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Andy Murray wins Wimbledon: greatest British sports victory?

Scottish tennis star Andy Murray beat Novak Djokovic of Serbia in straight sets to win the Wimbledon men’s singles championship Sunday. It was the first Wimbledon victory for a British player in 77 years.

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Andy Murray of Britain celebrates as he defeats Novak Djokovic of Serbia in the men's singles final tennis match at the Wimbledon Tennis Championships, in London on Sunday July 7, 2013.

Anja Niedringhaus/REUTERS

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The 26-year-old Scottish tennis star Andy Murray beat the world’s No. 1-ranked player, Novak Djokovic of Serbia, in straight sets to win the Wimbledon men’s singles championship Sunday. It was the first Wimbledon victory for a British man in 77 years, and it triggered massive celebrations across a United Kingdom that had been collectively holding its breath. [Editor's note: The original version incorrectly said British player, not specifying gender.]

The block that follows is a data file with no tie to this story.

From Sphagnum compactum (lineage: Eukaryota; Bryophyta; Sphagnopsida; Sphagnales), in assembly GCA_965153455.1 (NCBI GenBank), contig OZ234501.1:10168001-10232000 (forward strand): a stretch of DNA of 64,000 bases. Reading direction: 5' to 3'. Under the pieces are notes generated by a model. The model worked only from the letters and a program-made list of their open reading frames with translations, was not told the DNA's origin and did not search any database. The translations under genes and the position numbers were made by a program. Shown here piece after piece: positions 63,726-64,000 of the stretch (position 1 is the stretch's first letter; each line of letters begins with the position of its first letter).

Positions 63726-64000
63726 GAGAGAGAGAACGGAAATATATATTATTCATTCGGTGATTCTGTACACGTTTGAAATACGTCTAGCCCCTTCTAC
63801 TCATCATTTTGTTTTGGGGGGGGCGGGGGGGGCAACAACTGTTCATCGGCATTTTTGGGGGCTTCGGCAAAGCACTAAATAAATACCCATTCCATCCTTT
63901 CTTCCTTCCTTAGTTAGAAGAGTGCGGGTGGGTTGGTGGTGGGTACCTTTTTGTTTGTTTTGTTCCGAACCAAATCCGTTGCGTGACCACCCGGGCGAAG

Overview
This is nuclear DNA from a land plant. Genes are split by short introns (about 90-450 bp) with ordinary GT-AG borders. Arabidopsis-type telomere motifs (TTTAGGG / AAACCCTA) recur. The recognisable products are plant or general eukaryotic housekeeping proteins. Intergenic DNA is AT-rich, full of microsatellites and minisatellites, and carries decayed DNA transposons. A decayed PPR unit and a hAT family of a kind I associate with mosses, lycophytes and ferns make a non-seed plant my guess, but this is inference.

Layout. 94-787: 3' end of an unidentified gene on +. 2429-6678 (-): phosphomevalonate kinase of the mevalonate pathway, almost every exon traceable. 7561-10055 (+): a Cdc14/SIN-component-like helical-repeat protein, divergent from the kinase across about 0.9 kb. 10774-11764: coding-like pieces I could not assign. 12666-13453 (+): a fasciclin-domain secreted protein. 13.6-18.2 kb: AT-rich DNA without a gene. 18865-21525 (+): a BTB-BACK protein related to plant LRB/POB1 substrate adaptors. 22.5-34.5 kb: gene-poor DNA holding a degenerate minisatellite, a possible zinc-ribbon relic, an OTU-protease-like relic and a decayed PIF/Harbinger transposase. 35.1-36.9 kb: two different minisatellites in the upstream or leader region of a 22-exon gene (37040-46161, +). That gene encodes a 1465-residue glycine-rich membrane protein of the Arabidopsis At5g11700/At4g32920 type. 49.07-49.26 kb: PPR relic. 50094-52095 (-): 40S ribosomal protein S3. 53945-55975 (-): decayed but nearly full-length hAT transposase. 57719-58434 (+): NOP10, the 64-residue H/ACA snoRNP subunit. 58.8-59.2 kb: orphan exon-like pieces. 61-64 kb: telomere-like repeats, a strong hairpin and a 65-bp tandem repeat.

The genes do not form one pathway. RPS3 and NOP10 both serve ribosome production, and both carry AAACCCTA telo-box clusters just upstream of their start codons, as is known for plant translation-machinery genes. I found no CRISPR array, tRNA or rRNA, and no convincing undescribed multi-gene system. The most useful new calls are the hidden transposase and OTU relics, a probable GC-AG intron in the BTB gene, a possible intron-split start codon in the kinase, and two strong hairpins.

The 6-4, 7-5, 6-4 victory was much closer than the score indicated. While Murray won the first set fairly handily he had to fight back from a 1-4 game deficit in the second set and a 2-4 deficit in the third.

The last game was indicative of the whole set and may go down as one of the greatest and most nerve-racking ever played in a Wimbledon final. Murray quickly reached 40-love on points and the brink of victory via several Djokovic errors and a big first serve.

But then England trembled.

Djokovic put away a forehand after a long rally to pull to 40-15. The Serb pounded a short second serve from Murray for a winner to reach 40-30. The score was tied at deuce after Murray sent a backhand long.

Twice Djokovic forced break point, the second time via an astounding angled drop shot. Murray saved both, but was the tide turning? Djokovic is a master of comebacks and it seemed he was turning up his game.

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